Beijing dismissed Washington’s suggestion that China is a “geopolitical test” to the US but said it is inevitable that the two nations, with their differing histories, cultures, and political systems will disagree on some issues.
“The key is to respect each other, treat each other as equals, and properly manage and handle them in a constructive manner. Dialogue is better than confrontation,” Chinese Foreign Ministry spokesman Wang Wenbin said on Thursday.
The spokesman contended that “China has always been a builder of world peace” and a positive contributor to global development, calling on other nations to see Beijing’s accession as an opportunity and not a challenge.
“It is hoped that the US will view China and China-US relations in an objective and rational manner, conform to the trend of the times and abandon the outdated zero-sum thinking,” Wang added as he reiterated Beijing’s position on Xinjiang and Hong Kong-related issues, and demanded Washington refrain from interfering in their internal affairs.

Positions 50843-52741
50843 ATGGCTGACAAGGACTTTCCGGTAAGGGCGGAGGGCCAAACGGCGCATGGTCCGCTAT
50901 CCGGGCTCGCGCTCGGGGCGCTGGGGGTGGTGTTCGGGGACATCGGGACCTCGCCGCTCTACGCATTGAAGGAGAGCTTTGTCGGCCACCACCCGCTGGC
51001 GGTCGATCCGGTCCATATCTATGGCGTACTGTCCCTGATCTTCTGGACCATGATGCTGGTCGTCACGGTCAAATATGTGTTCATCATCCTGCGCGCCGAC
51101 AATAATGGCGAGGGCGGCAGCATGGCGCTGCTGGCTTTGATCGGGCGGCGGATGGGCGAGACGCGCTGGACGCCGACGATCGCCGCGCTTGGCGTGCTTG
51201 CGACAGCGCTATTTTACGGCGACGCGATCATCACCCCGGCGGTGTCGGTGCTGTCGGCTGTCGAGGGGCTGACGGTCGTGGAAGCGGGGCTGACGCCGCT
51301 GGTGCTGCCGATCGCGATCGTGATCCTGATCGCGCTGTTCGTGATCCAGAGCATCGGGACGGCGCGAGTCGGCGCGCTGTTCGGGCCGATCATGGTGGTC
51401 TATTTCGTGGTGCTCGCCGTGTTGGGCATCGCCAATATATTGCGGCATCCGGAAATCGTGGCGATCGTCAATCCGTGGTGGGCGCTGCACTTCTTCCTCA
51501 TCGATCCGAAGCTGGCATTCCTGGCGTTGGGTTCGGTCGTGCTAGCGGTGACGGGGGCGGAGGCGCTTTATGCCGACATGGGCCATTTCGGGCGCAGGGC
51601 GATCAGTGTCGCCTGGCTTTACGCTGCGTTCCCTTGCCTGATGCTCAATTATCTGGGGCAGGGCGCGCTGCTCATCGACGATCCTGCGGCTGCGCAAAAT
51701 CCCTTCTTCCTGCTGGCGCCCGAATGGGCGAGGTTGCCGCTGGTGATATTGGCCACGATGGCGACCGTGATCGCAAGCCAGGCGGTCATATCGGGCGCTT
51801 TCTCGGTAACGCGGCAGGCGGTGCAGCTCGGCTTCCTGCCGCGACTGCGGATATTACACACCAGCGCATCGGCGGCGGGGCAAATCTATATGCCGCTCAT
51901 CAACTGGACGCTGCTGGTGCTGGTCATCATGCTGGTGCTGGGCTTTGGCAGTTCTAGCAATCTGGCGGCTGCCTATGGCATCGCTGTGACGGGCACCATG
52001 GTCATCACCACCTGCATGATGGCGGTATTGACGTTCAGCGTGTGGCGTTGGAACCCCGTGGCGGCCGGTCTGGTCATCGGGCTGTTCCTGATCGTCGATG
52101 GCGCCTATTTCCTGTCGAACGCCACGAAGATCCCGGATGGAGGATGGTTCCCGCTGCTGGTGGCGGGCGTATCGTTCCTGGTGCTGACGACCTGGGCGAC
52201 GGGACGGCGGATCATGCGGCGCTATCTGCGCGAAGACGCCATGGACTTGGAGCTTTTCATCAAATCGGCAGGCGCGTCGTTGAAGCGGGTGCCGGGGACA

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On Wednesday, US Secretary of State Antony Blinken claimed China represents America’s “biggest geopolitical test of the 21st century,” adding that the emerging superpower nation was the only country powerful enough to jeopardize the current international order.
“Our relationship with China will be competitive when it should be, collaborative when it can be, and adversarial when it must be. And we will engage China from a position of strength,” Blinken said in a speech addressing the State Department.
Sino-US relations spiraled during the Trump administration and continue to deteriorate amid increasing Western criticism of Chinese internal affairs, notably alleged human rights abuses in Xinjiang and Hong Kong, which China strongly denies.
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